Yea...I know...half the people say that...and the other half say something else and the other 3/4's say something all totally new. Seriously this is as bad as the joke about asking 5 economists a question and getting 10 opinions. I can link you to page after page of "experts" who agree with you and page after page of "experts" who don't think you have a clue. So who's an impressionable young lad suppose to listen to? I would flip a coin but it would land on the edge.
Make your own decision by trying it as I did.

Quote   Quote: Originally Posted by cluberti View Post
the more RAM in a system, the less need for readyboost (because superfetch does the same thing, basically - and it's smarter about it too).
Superprefetch is the premier genius feature of Windows 7.
My System SpecsSystem Spec
23 Sep 2010   #27

Windows 7 Home Premium 64 bit
 
 

Quote   Quote: Originally Posted by cluberti View Post
Readyboost isn't RAM, it's extending the HDD cache. However, superfetch does a LOT of the same thing by pre-caching files you are most likely to use (and it learns over time to try and get really good at it) into RAM itself - therefore, the more RAM you have, the better superfetch is going to work (it can cache a heck of a lot more files with 4-8GB of RAM on a box than it can with 1GB or less). If superfetch has already cached a file from disk and you go to use it, readyboost isn't going to do a thing for you. So, readyboost might actually be beneficial *right out of the box* when superfetch is basically only caching Windows binaries, but the longer you use a Windows 7 machine with superfetch enabled (again assuming 3GB or more of RAM), the less useful readyboost is going to be. It's not rocket science, it's just reading the technical specs for what these two things do, and using common sense once you understand how they do (and do not) work. So, gregrocker (and those that agree with him) are right - the more RAM in a system, the less need for readyboost (because superfetch does the same thing, basically - and it's smarter about it too).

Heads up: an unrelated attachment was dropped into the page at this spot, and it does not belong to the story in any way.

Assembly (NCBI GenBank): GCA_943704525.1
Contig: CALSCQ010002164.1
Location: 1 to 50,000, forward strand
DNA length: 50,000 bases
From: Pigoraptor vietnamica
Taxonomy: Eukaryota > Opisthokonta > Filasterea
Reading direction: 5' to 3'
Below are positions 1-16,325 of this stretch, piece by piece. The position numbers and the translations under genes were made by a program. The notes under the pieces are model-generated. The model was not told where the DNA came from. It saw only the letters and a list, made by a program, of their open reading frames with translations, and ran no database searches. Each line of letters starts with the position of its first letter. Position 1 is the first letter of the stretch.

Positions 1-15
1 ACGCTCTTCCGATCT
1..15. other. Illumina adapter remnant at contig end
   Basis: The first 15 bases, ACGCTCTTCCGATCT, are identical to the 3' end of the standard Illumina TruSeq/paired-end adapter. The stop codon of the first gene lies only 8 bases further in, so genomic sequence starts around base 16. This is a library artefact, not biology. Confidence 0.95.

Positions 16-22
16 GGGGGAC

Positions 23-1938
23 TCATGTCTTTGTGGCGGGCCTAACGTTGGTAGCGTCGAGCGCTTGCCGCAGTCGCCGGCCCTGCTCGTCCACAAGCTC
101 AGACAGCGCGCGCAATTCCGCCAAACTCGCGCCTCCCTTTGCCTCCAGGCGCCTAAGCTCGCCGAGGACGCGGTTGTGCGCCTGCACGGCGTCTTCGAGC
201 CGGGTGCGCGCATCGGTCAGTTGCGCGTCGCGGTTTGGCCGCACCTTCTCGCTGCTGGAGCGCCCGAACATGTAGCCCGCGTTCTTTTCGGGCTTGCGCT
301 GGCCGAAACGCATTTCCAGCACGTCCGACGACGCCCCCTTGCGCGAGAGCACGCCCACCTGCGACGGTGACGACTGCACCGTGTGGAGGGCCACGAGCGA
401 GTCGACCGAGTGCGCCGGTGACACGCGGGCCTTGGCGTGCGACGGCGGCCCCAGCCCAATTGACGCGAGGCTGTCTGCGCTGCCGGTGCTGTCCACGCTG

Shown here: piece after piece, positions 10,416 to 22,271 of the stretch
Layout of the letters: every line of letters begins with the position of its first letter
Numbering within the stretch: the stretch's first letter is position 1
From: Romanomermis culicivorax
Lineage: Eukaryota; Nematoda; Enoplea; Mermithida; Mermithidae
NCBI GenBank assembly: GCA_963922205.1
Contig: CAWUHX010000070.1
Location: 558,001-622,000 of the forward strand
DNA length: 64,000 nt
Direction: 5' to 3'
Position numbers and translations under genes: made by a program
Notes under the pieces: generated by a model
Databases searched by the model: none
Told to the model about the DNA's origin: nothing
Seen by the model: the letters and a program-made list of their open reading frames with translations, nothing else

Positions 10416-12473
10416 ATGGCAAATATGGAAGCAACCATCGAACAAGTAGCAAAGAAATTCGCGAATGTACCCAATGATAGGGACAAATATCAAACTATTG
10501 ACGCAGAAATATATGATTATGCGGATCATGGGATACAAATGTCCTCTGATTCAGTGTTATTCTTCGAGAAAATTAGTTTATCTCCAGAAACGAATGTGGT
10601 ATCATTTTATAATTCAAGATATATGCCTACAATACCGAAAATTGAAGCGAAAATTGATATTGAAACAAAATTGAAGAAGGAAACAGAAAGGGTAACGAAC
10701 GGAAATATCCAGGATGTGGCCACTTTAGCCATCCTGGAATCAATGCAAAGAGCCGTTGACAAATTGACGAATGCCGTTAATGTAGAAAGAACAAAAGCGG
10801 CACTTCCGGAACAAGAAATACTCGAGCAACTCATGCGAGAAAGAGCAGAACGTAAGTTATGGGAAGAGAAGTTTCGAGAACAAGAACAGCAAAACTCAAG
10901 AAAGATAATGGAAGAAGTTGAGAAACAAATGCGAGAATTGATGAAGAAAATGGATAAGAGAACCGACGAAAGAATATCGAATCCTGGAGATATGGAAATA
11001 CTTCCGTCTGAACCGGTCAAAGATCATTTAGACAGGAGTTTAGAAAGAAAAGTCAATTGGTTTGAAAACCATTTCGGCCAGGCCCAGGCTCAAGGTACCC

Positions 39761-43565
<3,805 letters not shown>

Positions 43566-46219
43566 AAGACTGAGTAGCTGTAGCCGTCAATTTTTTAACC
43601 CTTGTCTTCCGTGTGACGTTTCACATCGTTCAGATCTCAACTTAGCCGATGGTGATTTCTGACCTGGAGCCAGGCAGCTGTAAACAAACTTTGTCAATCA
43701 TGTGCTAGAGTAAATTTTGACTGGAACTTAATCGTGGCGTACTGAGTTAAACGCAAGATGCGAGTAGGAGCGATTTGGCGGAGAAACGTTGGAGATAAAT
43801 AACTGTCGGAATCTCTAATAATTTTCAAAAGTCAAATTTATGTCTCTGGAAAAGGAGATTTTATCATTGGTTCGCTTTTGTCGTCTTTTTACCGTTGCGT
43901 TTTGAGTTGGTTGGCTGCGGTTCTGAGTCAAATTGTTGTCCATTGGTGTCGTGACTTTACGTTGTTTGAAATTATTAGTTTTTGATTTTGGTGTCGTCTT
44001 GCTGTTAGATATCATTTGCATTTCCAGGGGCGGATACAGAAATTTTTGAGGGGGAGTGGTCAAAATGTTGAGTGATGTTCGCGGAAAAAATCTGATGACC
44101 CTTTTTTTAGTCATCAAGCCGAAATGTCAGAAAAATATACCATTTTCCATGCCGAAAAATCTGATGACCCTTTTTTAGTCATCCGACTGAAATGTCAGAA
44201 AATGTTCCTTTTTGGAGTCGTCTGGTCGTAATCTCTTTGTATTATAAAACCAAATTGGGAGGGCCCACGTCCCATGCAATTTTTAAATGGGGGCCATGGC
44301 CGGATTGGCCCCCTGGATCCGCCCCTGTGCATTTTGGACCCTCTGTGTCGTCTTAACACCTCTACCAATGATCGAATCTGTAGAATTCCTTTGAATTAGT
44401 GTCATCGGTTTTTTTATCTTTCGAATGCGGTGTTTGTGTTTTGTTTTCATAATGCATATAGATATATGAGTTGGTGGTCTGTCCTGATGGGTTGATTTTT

Not sure where I said ReadyBoost was ram. If I have an unused flash drive sitting around, and I already have 4gb installed memory, seemed like the "common sense" thing was to slap on the flash drive and dedicate it to ReadyBoost.
My System SpecsSystem Spec
23 Sep 2010   #28

Windows 7 Ultimate
 
 

I have a doubt about readybost.
RAM speed....8000 MB/s aprox
HDD speed....80 MB/s aprox
Pendrive....... 2 - 20 MB/s (being 20 the fastest top of the line pendrives)

How using readyboost could be faster than a pagefile in the HDD? Could be faster in access time but in the overall (access time + read/write time) should be a lot slower than the hdd. Unless we are talking of 1000 files of 40 kb in memory, but I think that loaded in memory there are a limited number of programs of several megabytes each.
What am I missing in this analysis?
My System SpecsSystem Spec
23 Sep 2010   #29

Windows 7 Home Premium 64 bit
 
 

Quote   Quote: Originally Posted by pablo712 View Post
I have a doubt about readybost.
RAM speed....8000 MB/s aprox
HDD speed....80 MB/s aprox
Pendrive....... 2 - 20 MB/s (being 20 the fastest top of the line pendrives)

How using readyboost could be faster than a pagefile in the HDD? Could be faster in access time but in the overall (access time + read/write time) should be a lot slower than the hdd. Unless we are talking of 1000 files of 40 kb in memory, but I think that loaded in memory there are a limited number of programs of several megabytes each.
What am I missing in this analysis?
Here is one comment from tomshardware.com that feels it helps depending on the device used for ReadyBoost

The core idea of ReadyBoost is that a flash drive has a much faster seek time (less than 1 millisecond), allowing it to satisfy requests faster than a hard disk when booting or reading certain system files. It also leverages the inherent advantage of two parallel sources from which to read data. Unfortunately, USB 2.0 flash drives are slower for sequential reads and writes, compared to modern desktop hard drives. Desktop hard drives can sustain anywhere from 2 to 10 times the transfer speed of USB 2.0 flash drives but are equal to or slower than USB 3.0 and Firewire (IEEE 1394) for sequential data. So, all USB 2.0 and newer flash drives hold an advantage in random access times: typically around 1ms, compared to 12ms and upwards for desktop hard drives. In addition, USB 3.0 and Firewire may also hold a slight advantage on sequential data too.
My System SpecsSystem Spec
23 Sep 2010   #30

Windows Server 2008 R2
 
 

Correct - readyboost is meant to speed up seek times for objects cached, not necessarily speed up disk transfers. Your mechanical HDD will (in general) be faster at actually moving large sets of files, but when you're talking about finding and loading data in the HDD or readyboost cache, the pen drive is much faster to service that request overall (it's slower to read from, but it's going to find it much faster - 10 - 12ms in CPU time is actually an eternity).

And to clarify, I didn't say you suspected it was a RAM replacement - it is just something I hear from less-knowledgeable folks regularly, so it bears repeating about what readyboost is not. It was a general statement, basically.
My System SpecsSystem Spec
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 Windows ReadyBoost does it actually work?